Monday, April 9, 2018
“Grace, love and pity he shows.”
Hymn: “Why Do I Sing about Jesus?” – Words & Music by Albert A Ketchum (1894- ?)
Grace and love are pretty familiar church terms because they are tossed about freely in our sermons, Bible studies, hymns and songs. If asked what two attributes of God are favorites, most would probably respond with these two. I, for one, consider the grace (or mercy) of God to be at the top of my list.
This hymnline, however, employs a less-often uttered term among us believer-types. Perhaps because none of us wishes to be pitied by another, we avoid the word. “She’s just pitiful” or “It’s a pitiful mess he’s gotten himself into” are phrases we’d rather not have spoken about us.
But “pity” is great descriptor of the kind of grace and love expressed in the example of Christ. Pity is simply a substitute term for compassion… especially compassion that is felt because another is suffering some kind of loss or misfortune. One of the definitions I came across was a “fellow feeling” – a shared understanding of what another is going through.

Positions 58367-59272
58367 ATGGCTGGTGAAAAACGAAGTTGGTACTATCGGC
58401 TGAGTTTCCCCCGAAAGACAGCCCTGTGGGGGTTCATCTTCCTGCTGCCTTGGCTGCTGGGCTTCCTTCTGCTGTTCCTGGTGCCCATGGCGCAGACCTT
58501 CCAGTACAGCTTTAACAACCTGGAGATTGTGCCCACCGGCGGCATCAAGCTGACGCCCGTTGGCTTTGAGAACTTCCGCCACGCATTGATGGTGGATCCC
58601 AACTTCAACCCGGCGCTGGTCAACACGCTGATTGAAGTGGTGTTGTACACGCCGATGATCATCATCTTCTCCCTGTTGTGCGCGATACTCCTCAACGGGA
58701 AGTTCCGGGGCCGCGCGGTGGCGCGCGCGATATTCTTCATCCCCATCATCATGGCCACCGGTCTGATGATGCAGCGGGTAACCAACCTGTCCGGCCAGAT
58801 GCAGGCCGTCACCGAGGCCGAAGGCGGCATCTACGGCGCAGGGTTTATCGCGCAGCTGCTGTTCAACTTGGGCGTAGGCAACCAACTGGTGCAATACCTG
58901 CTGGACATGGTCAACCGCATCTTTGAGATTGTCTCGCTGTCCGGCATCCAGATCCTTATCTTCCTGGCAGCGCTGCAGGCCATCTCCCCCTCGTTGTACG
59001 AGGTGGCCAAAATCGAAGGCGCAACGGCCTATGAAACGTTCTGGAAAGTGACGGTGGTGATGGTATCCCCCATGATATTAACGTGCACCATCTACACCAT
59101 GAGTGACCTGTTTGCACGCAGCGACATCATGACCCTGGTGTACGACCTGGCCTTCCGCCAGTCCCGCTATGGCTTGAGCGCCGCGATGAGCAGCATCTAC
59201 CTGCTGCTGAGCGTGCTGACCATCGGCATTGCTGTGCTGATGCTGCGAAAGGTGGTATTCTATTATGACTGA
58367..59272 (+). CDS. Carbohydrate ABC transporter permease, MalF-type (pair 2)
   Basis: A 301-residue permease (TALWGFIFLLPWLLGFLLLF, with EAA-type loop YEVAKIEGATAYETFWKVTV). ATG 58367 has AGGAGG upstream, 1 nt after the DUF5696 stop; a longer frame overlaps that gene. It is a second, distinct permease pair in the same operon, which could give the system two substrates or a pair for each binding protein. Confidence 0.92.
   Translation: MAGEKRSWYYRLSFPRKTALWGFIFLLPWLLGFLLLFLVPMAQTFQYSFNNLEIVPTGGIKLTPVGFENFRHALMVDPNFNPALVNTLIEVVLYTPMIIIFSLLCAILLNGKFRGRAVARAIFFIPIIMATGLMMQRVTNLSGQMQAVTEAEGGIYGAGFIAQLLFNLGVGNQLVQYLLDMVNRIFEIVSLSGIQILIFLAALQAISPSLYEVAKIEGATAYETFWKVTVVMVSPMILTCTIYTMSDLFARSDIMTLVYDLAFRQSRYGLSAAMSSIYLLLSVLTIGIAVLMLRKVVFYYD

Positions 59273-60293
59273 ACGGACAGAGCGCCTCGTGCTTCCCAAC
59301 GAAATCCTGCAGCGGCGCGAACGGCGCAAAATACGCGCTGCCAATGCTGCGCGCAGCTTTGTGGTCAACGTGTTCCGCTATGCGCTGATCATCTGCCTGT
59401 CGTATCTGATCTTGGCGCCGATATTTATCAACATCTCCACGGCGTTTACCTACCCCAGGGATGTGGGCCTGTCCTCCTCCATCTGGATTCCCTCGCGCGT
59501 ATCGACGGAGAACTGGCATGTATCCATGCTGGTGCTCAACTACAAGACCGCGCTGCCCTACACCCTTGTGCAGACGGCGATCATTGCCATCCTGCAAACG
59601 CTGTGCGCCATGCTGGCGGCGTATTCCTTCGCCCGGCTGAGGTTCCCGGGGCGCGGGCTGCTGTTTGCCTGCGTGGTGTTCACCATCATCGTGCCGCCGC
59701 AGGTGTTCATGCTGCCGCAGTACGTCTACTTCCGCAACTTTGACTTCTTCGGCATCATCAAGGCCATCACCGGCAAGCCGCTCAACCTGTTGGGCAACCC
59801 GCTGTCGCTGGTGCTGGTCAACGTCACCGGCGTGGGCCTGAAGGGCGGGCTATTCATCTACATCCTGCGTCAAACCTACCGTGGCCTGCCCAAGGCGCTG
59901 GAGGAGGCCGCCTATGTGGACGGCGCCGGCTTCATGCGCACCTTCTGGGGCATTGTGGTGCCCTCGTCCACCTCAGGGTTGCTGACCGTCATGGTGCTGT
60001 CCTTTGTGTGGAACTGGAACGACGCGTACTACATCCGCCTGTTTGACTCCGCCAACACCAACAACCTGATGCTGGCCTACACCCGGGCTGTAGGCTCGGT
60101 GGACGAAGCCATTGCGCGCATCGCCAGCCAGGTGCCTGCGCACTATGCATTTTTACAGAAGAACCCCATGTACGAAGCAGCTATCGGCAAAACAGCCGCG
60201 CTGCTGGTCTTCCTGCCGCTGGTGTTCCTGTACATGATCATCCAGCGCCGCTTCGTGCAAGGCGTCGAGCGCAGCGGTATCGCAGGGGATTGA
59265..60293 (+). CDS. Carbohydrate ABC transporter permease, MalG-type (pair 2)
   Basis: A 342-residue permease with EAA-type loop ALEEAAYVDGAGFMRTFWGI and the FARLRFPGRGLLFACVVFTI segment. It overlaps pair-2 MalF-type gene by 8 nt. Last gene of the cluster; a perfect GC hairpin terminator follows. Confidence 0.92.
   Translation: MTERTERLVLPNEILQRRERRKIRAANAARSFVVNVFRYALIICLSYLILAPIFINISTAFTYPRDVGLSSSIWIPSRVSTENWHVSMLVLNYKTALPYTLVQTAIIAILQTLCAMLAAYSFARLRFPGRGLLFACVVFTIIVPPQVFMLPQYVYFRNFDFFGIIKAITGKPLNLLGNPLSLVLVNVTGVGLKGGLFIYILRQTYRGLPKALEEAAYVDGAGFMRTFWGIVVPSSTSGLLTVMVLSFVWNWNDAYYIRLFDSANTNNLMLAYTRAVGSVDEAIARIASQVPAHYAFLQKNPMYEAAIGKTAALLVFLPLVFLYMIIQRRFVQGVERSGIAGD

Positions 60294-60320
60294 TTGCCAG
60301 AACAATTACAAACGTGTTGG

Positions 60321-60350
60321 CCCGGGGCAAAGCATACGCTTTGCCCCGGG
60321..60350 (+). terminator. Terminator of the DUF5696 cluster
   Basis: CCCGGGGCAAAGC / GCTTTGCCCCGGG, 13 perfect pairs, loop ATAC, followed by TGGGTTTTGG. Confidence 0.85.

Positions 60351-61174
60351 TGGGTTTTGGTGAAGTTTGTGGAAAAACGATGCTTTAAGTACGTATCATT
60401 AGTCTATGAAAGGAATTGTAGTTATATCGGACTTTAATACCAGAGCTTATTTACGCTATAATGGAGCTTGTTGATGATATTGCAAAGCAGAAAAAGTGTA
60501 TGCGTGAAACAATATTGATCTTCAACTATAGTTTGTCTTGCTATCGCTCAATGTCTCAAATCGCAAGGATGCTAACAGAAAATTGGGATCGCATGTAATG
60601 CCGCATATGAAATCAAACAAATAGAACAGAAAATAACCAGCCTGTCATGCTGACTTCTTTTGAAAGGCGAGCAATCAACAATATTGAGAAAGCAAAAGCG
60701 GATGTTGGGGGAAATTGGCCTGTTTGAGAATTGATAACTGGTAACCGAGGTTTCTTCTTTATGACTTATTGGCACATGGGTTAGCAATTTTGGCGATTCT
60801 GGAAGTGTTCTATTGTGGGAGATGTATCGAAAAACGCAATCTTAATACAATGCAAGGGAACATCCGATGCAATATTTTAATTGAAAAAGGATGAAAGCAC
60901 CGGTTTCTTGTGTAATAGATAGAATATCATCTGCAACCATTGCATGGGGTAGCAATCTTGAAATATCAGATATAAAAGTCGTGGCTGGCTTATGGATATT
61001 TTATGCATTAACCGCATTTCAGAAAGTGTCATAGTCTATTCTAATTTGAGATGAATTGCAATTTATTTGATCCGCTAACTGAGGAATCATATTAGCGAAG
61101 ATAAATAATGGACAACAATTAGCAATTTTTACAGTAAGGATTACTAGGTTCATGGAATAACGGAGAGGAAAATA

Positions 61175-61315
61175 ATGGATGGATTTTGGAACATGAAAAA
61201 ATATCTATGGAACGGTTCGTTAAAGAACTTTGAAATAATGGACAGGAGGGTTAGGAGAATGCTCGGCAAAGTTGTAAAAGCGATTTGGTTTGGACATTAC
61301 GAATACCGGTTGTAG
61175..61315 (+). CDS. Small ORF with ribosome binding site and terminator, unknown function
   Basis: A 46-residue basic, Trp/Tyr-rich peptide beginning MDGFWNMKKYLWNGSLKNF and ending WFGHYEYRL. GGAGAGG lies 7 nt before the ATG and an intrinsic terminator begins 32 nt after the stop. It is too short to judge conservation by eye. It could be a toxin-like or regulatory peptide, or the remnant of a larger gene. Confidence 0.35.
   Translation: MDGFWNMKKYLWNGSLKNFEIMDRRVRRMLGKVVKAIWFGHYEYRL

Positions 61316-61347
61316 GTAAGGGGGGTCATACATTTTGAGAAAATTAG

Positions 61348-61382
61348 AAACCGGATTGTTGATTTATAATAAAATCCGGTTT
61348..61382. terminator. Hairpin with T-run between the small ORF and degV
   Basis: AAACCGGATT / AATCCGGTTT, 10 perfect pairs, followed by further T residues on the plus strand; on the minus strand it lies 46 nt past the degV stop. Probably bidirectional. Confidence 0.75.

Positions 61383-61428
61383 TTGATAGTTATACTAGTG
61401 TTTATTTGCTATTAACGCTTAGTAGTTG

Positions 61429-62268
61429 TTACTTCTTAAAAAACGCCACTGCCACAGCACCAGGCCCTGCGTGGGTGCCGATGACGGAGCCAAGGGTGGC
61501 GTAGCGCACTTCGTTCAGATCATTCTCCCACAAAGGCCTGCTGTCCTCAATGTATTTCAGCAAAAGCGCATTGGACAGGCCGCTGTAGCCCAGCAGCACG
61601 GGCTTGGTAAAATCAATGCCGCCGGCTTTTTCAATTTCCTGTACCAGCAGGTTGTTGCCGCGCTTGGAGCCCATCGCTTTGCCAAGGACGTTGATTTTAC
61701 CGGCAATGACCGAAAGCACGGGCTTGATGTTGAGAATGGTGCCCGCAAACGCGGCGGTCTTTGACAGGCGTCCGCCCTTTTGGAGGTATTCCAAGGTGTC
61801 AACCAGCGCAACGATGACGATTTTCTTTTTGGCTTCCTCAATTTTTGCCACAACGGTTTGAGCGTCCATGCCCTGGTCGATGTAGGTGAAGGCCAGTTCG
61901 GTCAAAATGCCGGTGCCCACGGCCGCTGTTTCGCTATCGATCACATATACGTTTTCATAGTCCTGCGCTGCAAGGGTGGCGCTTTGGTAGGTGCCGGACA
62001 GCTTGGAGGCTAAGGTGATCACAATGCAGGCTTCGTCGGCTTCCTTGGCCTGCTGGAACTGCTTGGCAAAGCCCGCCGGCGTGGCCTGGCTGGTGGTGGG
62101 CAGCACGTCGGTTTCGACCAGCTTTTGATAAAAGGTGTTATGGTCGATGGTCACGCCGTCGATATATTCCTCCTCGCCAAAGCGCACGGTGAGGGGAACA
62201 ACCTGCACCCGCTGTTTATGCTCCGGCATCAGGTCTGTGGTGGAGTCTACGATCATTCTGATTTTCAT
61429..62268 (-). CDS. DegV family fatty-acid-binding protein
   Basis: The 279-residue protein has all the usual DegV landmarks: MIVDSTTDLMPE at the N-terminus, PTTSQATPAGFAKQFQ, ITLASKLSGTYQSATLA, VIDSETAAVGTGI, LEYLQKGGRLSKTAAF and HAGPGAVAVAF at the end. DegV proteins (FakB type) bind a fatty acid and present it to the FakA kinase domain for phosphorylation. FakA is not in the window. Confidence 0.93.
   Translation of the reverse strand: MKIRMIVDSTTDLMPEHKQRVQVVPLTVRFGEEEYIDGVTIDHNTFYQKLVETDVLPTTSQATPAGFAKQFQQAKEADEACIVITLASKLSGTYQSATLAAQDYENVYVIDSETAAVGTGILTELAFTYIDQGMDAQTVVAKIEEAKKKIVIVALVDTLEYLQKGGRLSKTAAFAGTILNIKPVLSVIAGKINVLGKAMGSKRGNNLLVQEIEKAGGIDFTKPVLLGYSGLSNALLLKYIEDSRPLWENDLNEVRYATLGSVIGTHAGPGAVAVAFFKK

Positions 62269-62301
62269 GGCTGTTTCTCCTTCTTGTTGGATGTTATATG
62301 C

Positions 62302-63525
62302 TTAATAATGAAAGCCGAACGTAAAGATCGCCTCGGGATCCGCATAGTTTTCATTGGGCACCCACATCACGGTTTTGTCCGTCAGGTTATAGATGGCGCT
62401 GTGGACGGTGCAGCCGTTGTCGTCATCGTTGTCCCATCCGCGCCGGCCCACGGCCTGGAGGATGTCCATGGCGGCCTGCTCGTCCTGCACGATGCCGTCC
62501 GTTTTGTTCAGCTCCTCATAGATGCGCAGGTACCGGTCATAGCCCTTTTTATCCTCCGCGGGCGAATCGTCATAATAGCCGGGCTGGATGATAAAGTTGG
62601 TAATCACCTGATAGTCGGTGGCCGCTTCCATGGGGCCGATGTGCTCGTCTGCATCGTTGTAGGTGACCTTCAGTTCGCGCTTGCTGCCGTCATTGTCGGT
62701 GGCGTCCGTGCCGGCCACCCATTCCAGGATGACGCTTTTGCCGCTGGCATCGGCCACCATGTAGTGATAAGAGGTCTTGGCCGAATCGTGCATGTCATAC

It is not at all positional: a looking down upon. It is not objective: viewed from a distance as we wag our heads and say, “Oh, you pitiful person.” Instead, it is identifying with another, putting ourselves on the same level… standing on even ground with all human strugglers.
Grace, love and pity. In the life, ministry and teachings of Jesus, we find these three things on display… always. Because he is our example, we should set out to exhibit these three… always!
Stop using “pity” in a negative context; move that term over to your positive column. Approach the one who stands before you as a fellow-feeler. Even if you haven’t faced the same difficulty or dilemma, you can identify with having been a deflated wanderer who – for some period of time – lived as one without hope.
“Grace, love and pity he shows.” It is show-time for the rest of us!